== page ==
Free life jackets for river runners

Brian Cohee loads a box with free life jackets at the Blue Heron boat ramp on the Colorado River. He also is supplying life jackets at Corn Lake and putting an empty return box at the Loma boat launch for river rafters. “I can’t go and physically put them on people, but I want to make them available. I want everyone to just be safe on the river,” Cohee said.

Because it was a sunny morning, because it was a holiday, because it was a day off, about 12 boats launched at the same time into the Colorado River at Corn Lake on Monday morning.

Brian Cohee was among them, as were Ctormy Taylor, Taylor’s fiancee and another friend.

“I saw about a dozen people go into the water without life jackets, no oars, in single-chamber boats,” Cohee recalled. “I found out later on that night that there’d been an accident, a boat had popped and someone had drowned.”

Taylor’s fiancee and friend were able to swim to an island in the river, but Taylor was swept away in the swift, freezing water.

The tragedy inspired Cohee to fill two big cardboard boxes with every spare life vest he owned — many of them picked up at garage and yard sales — and place them at the Corn Lake and Blue Heron launches.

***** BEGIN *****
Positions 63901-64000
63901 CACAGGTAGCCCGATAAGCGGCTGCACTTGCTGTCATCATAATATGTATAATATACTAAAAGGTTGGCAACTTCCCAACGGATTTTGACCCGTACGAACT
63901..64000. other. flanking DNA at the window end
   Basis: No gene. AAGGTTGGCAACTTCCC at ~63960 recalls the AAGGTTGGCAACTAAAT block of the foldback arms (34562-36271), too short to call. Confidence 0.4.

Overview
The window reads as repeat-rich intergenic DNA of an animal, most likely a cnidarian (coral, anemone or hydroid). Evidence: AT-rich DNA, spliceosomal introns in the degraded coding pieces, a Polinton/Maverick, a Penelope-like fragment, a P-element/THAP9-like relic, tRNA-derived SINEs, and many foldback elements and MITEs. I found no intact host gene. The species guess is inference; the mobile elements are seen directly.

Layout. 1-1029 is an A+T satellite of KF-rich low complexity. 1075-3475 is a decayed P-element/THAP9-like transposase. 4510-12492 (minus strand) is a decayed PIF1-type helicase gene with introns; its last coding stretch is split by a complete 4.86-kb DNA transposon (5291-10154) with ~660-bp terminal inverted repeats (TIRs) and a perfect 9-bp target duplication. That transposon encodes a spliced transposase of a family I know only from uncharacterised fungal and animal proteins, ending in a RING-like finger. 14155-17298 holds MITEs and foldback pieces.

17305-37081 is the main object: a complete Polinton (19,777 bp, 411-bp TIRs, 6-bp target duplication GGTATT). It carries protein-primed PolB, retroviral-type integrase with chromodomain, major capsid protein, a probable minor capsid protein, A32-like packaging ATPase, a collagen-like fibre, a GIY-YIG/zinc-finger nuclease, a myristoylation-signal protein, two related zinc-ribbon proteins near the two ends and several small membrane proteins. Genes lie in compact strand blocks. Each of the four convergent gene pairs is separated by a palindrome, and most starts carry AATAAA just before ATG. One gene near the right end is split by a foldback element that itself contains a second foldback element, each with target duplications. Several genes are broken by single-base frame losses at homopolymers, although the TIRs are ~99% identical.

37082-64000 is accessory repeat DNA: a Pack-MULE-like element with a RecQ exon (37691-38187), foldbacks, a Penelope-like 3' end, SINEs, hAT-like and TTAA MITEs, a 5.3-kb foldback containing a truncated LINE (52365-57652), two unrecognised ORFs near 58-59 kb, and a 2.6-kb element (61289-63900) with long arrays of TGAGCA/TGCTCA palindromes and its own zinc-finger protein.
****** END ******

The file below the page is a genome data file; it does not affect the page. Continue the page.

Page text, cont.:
He’s calling it the Save a Life Jacket program and said he hopes others will contribute vests to be used and returned by rafters who approach the river without them.

“I realized, after hearing about what happened to Ctormy, that I can’t be reactive, I need to be more proactive,” Cohee explained. “So, I took a box full of life jackets down to Corn Lake and a sign saying, ‘Stop, do not go in the river without a life jacket, if you don’t have one use one of these.’ “

He painted the 18 jackets he’s put out so far with a big green circle, inside of which he wrote “Save a Life Jacket,” and said he’s counting on the honor system to keep the jackets in circulation and saving lives.

He left an empty return box at the Loma launch.

He said on Thursday that he went to Loma to collect the returned jackets and take them back to Corn Lake.

Now, he said, he’s building wood boxes to replace the cardboard ones, and said he hopes people will donate jackets to the Save a Life Jacket program.

“I’m just hoping people will put these on and use them,” Cohee said. “I can’t go and physically put them on people, but I want to make them available. I want everyone to just be safe on the river.”

For information or to contribute to Save a Life Jacket, call Co hee at 260-0638.


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